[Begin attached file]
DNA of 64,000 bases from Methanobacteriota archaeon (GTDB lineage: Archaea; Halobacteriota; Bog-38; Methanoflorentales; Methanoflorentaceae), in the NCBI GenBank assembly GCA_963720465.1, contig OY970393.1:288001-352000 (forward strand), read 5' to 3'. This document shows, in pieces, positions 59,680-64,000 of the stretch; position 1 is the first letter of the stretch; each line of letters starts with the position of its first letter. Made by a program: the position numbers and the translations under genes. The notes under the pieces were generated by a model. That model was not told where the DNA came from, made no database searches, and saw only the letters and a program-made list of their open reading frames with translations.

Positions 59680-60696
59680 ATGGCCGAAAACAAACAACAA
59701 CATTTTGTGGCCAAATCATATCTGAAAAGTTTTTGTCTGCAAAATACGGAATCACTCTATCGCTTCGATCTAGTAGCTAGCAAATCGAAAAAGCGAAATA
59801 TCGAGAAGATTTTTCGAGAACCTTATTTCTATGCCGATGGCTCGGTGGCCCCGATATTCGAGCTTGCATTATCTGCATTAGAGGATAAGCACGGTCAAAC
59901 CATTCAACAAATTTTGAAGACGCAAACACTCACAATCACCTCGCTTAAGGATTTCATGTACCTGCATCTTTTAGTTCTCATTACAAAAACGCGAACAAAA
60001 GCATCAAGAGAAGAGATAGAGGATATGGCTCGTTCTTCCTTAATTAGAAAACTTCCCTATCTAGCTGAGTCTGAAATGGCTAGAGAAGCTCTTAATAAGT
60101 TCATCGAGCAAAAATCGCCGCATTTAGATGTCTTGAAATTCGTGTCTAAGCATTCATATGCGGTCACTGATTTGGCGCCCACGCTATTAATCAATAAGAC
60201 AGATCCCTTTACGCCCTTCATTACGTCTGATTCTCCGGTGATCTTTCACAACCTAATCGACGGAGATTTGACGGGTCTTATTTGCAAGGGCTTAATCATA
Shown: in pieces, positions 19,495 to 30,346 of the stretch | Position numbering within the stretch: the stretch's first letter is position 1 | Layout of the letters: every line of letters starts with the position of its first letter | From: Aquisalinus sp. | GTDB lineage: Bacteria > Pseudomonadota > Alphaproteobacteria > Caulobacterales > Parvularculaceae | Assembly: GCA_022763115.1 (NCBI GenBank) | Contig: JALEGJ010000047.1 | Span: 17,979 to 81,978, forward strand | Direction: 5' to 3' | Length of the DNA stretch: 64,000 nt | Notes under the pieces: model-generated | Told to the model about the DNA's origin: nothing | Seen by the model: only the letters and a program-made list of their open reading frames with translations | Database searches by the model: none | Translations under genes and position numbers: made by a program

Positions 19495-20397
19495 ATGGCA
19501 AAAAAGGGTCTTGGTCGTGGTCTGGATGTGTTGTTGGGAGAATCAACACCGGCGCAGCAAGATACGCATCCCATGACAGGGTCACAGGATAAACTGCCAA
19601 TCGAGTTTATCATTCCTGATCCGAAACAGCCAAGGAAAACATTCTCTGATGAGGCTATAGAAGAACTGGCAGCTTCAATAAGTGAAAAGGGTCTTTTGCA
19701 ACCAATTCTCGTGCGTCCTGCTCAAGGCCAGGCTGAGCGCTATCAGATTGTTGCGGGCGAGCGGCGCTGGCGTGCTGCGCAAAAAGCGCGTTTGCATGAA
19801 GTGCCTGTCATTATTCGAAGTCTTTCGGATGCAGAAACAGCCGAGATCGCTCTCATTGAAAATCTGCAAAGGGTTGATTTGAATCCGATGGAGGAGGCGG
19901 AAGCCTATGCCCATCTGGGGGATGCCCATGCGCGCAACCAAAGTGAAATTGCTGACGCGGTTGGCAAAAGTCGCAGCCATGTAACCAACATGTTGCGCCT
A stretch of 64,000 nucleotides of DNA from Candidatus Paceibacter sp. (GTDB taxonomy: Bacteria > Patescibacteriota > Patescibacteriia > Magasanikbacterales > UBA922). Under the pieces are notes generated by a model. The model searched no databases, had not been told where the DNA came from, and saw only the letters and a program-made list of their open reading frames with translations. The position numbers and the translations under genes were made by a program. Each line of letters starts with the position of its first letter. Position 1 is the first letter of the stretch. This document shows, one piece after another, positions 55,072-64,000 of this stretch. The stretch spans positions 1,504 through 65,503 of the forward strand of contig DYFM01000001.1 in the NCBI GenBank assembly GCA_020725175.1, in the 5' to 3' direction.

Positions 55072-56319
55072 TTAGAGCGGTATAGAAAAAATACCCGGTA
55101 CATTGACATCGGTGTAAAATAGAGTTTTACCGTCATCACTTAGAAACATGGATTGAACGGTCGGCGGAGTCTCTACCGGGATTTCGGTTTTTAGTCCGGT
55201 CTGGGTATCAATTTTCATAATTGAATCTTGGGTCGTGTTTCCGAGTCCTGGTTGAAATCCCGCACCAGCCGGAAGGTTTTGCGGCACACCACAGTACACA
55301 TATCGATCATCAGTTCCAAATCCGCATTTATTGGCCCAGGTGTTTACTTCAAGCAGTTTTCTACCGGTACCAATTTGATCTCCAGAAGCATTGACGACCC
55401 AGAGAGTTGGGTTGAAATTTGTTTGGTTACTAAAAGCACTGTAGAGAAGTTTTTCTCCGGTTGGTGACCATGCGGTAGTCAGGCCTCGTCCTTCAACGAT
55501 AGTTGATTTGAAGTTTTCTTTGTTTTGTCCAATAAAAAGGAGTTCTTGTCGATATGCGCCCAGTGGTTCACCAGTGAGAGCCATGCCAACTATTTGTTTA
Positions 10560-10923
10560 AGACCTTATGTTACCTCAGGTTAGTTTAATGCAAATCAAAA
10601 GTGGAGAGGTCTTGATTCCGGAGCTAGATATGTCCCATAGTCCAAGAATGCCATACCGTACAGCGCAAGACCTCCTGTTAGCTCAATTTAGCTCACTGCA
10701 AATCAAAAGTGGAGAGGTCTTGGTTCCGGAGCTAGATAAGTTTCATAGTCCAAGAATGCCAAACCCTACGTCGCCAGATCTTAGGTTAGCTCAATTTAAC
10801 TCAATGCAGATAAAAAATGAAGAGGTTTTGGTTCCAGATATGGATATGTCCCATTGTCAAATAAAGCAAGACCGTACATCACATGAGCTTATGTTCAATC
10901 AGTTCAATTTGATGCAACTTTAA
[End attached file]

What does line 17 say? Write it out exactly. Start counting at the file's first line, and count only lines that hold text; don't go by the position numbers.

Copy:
19901 AAGCCTATGCCCATCTGGGGGATGCCCATGCGCGCAACCAAAGTGAAATTGCTGACGCGGTTGGCAAAAGTCGCAGCCATGTAACCAACATGTTGCGCCT